How Long Does Collagen Take to Rebuild?
Collagen is the scaffold upon which your skin is built. When your skin is injured, whether it's a cut, scrape, or burn – and regardless of whether it was accidental or intentional, like exfoliation or resurfacing – your body produces more collagen to heal.
How long does it take your body to rebuild that collagen? The answer varies depending on many factors, but in general, it will take between seven and 21 days.
What factors influence this healing time? A lot goes into it.
- Your diet. In order for your body to rebuild collagen, you need to have the building blocks in your diet, which means plenty of protein, if not direct collagen supplements.
- Your health. If you have any health issues, ranging from chronic problems like diabetes to acute issues like a cold, your body will be operating far below its peak, and healing will take longer.
- Your age. Unfortunately, the older you get, the longer it takes for your body to heal. Moreover, collagen production slows dramatically as you age.
- Your genetics. Some people simply heal faster than others. There's nothing you can do to change this.
- Any preexisting conditions that affect healing. There are many possible issues that could get in the way of collagen production or healing; talk to your dermatologist about your concerns.
- Any drugs you took that could suppress healing. For example, ibuprofen and aspirin both affect clotting and blood flow, which can inhibit healing.
- Complications like infection or damage. If your skin is infected or otherwise damaged after the procedure, it can take longer for it to heal.
- Exposure to further sunlight after the procedure. The time immediately after your procedure is a time when your skin is extremely sensitive to sunlight, and you need to take care not to burn it more with exposure.
Some of this can be minimized through your behavior, while some can't be changed.
If you want to speed up healing and enhance collagen production, we recommend taking collagen supplements. Providing your body with the building blocks it needs to produce collagen is the best way to encourage healing. You should also consider supplemental vitamin C, which is used in collagen synthesis.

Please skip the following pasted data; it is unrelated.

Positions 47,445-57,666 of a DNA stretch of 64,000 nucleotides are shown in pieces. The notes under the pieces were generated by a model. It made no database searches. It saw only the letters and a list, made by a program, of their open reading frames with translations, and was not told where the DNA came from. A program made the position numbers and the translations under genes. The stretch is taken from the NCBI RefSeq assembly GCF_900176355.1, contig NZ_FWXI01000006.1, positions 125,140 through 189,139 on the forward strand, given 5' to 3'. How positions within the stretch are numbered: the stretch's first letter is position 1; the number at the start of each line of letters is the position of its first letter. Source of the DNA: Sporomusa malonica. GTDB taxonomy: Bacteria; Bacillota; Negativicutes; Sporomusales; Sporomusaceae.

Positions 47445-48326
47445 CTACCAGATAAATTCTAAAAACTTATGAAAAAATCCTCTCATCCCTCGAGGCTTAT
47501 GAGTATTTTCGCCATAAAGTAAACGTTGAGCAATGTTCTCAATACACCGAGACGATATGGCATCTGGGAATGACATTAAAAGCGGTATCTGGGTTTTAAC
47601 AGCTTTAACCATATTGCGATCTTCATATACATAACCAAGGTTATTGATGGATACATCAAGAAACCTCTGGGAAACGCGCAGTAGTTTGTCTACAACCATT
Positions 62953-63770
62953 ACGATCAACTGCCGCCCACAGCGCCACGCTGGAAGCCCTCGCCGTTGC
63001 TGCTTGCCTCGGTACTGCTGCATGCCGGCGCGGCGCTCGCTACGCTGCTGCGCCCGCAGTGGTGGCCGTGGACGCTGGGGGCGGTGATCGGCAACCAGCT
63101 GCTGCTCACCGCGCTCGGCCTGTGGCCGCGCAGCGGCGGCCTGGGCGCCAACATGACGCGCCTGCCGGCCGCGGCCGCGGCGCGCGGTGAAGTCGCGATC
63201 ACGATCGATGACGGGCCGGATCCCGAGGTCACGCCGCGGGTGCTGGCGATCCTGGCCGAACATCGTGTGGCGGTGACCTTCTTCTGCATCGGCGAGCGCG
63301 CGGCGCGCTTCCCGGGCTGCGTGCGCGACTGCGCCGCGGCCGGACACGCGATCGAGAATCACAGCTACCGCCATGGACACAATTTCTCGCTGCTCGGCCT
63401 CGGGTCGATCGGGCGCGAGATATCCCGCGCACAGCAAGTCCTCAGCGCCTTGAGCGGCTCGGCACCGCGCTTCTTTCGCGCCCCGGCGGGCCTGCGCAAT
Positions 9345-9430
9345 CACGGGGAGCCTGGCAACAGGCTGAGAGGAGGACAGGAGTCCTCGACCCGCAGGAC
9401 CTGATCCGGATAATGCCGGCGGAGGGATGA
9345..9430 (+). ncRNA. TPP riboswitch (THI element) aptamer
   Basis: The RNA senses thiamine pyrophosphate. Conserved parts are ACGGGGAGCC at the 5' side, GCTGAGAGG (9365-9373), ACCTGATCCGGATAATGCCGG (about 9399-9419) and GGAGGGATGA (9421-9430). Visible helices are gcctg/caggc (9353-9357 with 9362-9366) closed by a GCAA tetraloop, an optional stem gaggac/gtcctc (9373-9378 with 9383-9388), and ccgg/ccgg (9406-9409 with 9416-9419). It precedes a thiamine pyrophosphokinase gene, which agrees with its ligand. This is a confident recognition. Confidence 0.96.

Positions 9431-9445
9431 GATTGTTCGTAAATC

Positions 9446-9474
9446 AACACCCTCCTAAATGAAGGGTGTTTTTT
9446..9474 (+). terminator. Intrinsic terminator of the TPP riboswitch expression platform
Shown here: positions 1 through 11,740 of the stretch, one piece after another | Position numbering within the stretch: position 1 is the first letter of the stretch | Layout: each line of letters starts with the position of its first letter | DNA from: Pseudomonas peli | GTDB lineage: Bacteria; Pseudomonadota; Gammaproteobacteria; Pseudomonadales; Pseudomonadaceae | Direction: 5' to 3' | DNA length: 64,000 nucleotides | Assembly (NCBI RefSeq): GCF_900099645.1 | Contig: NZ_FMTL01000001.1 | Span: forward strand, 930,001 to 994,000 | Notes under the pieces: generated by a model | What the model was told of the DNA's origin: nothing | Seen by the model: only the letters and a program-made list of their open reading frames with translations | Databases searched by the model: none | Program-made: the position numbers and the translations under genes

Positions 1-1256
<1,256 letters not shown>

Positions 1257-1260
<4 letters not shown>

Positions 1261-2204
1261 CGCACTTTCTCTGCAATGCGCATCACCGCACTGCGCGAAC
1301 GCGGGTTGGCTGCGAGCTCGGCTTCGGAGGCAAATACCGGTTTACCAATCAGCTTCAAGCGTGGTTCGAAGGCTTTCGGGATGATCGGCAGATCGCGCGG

How Long Does Collagen Stimulation Last?
Another question you might have is how long this enhanced collagen production can last. In other words, how long will you see the effects of the procedure?
The answer here depends on the reason you wanted to have your skin resurfaced in the first place.
If you were spot-treating liver spots, acne scars, or other blemishes, you would see the results right away, and they would be long-lasting. A surface-level blemish can be dramatically reduced, lightened, or entirely burned away by a laser resurfacing treatment. In some cases, larger or deeper blemishes might require several treatments before they are fully removed.
In many cases, these blemishes will not return. In some instances, they are too deep to fully remove, but will be lightened and reduced in size quite dramatically. Again, these effects are long-term and long-lasting.
On the other hand, what about wrinkles? Many people receive laser resurfacing in an attempt to tighten up the skin and reduce small wrinkles, like crow's feet.
This is where collagen production comes in. Wrinkles are caused by a reduction in collagen, sort of like how a window screen or a net will sag and break down when parts of the lattice are broken. Collagen production repairs that net and helps it restore function and form.
Laser resurfacing stimulates your body into producing more collagen in the area. Evidence suggests that this boosted collagen production lasts around six months, and sometimes up to a year.
Unfortunately, there's only so much a resurfacing can do. Eventually, your collagen production will drop back down, and it will continue to drop over time. You can get another resurfacing done, to boost collagen production again but chances are it won't be boosted quite as much. Essentially, you can delay the inevitable, but you can't prevent it.
Bear in mind, as well, that these effects may vary depending on your personal health, medical circumstances, environmental exposure, and more.
Is Laser Resurfacing Right for You?
The truth is, while it's not a surgical or invasive procedure, a laser resurfacing is still damaging to your skin in the long term, and only has short-term results. It's a lot of pain and hassle to go through for results that only last 6-12 months.
A laser resurfacing can be great for spot treatments. A full-face, wrinkle-defying resurfacing, however, might not be the miracle treatment you want.
Bear in mind, as well, that a laser resurfacing can have side effects. If you have darker spots on your skin, a resurfacing can make them more visible by lightening the area around them. A resurfacing can also cause scarring. On top of that, there's always the risk of infection.
Our recommendation is to consider resurfacing if you have specific spots you want to address. If you want to treat wrinkles and reduce the overall signs of aging, however, you're going to want to try other options. Collagen supplements can work wonders, and combined with a healthy diet, plenty of water, and the right vitamins, they can bolster your collagen production significantly. You don't need to subject yourself to pain, irritation, and weeks or months of healing just to see the effects.
In other words, laser resurfacing – especially a whole-face laser resurfacing – should be an option of last resort. It's simply too extreme of a treatment to manage too minimal of a problem. Instead, try collagen supplements, therapy, and healthier living.
Have you ever undergone a resurfacing procedure before? What were your thoughts on it? Did it meet your expectations? Was the healing process relatively easy? Be sure to leave all your thoughts and stories in the comments section down below! We'd love to hear what you all think about it!